brim, and, observing this small aperture, made all sail, and succeeded in passing through it just before it closed; we continued our course to the westward, and at four o'clock saw a whale near the edge of the ice. Several boats were sent in pursuit, but returned about eight o'clock without having seen it again. While absent from the ship in this service, I witnessed a sight of much interest to a lover of falconry, in the attack of an arctic gull, (Larus Parisiticus, Linn), upon a kittywake. My attention was first directed to it by a screaming at a great height in the air, and at a considerable distance. I observed a sharp conflict for upwards of a quarter of an hour, during which, many bold stoops were made by the gull, and they were as beautifully evaded by the superior aërial movements and dexterity of the kittywake; I never beheld a finer or more active flight at a heron, which it very much resembled. About nine o'clock a whale rose in the midst of our little fleet, which now consisted of five ships; boats being instantly lowered from each, rowed to that part of the ice under which the fish swam, and took their stations against its return. After waiting some time, the old fishing stratagem was put in practice by the boat's crews of two confederate ships: the crew of one of the boats commenced the plan usually adopted on seeing a whale that is, the harpooner quickly sitting down, takes his oar, and the boat is rowed with the greatest speed, in the expectation that all the rest will follow, leaving the favourable situation open, when boats belonging to the confederate party avail themselves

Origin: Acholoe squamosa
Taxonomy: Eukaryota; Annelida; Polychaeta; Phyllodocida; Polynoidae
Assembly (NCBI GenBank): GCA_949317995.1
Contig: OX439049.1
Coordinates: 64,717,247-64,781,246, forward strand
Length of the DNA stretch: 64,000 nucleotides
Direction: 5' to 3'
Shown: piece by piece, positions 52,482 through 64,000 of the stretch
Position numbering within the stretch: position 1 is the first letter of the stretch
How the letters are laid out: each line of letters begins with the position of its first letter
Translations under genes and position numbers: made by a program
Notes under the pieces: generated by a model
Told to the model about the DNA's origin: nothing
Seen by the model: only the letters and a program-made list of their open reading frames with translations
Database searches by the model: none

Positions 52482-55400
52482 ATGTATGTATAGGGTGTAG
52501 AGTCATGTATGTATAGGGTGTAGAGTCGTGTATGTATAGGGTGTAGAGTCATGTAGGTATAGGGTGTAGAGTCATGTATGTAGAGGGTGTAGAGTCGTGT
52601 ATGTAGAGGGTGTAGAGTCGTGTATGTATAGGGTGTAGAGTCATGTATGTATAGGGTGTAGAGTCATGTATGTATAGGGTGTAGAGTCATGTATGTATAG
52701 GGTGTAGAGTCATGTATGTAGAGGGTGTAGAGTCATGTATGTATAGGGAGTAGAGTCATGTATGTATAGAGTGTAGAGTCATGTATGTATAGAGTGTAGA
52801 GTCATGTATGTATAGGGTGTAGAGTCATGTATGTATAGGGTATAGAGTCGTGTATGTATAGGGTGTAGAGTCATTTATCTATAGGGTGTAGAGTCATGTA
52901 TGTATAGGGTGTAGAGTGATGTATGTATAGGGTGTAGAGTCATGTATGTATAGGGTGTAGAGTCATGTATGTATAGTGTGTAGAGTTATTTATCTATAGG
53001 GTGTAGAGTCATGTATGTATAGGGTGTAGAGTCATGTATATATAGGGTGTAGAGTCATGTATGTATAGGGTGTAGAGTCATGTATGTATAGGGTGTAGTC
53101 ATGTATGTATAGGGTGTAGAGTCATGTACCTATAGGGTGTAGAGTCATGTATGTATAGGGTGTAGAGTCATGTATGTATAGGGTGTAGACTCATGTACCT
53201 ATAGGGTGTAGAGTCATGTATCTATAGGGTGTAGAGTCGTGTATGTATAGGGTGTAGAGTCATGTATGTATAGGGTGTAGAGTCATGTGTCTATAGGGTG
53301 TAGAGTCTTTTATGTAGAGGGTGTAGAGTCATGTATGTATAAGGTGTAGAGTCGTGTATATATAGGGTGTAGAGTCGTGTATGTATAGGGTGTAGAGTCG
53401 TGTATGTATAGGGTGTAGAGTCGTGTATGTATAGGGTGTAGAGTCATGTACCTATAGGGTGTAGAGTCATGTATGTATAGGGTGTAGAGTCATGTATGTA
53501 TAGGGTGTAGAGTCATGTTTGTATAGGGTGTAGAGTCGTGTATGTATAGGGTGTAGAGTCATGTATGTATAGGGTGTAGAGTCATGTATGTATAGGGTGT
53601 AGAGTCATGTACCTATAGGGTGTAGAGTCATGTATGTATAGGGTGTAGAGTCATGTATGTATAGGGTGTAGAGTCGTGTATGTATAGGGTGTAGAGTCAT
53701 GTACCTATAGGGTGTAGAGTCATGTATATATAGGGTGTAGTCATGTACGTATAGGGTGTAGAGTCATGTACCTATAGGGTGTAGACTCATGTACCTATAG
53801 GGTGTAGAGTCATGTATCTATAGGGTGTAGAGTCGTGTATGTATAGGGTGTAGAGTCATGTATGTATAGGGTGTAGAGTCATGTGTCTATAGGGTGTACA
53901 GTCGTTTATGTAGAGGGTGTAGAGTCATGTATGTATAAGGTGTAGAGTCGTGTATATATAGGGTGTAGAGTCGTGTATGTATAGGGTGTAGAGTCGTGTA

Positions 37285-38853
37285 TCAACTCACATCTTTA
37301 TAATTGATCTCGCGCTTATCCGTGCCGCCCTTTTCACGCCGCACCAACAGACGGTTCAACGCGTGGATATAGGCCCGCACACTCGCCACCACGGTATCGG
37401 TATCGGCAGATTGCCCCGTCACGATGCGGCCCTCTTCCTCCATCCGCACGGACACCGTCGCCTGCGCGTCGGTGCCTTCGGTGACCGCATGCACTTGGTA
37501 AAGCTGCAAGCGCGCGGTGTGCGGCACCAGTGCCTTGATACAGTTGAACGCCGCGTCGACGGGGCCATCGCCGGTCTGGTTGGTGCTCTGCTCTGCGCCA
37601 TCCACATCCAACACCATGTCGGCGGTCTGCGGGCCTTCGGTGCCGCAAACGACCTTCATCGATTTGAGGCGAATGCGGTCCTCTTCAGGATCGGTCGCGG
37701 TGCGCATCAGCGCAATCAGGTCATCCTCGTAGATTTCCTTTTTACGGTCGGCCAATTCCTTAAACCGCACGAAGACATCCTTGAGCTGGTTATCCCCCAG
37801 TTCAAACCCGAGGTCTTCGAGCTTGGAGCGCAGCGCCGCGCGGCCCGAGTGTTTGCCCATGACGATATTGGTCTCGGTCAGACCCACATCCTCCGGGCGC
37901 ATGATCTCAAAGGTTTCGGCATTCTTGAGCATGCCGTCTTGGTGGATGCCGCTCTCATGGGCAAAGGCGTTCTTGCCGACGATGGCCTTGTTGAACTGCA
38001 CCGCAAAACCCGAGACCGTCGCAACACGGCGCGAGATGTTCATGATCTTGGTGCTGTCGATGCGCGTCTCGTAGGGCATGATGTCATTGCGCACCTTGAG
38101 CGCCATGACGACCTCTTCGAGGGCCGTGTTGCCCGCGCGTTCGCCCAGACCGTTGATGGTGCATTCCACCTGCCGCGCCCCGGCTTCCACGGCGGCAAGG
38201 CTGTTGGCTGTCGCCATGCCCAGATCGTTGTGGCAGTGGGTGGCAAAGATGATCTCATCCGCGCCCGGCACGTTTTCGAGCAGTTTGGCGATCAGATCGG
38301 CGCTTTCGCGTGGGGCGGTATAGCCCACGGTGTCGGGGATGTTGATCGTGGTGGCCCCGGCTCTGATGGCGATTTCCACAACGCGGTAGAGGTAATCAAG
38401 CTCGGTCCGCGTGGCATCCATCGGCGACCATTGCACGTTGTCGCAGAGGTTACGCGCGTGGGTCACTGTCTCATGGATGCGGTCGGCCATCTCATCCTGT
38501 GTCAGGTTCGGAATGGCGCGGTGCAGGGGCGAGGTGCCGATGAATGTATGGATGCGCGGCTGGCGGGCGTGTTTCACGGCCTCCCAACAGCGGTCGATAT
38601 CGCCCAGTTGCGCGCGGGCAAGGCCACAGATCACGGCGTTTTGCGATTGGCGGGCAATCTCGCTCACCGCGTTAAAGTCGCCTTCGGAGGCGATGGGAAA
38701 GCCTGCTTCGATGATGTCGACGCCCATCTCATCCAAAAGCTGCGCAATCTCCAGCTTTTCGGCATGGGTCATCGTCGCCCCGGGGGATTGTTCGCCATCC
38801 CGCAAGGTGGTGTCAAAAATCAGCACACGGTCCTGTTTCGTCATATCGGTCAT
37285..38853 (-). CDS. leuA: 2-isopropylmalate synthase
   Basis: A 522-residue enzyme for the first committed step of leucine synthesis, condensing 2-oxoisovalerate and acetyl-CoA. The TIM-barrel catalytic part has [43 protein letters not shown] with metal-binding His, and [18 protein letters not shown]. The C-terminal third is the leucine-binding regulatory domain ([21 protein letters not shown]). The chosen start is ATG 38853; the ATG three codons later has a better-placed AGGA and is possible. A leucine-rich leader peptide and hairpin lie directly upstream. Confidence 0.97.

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VOYAGE TO GREENLAND.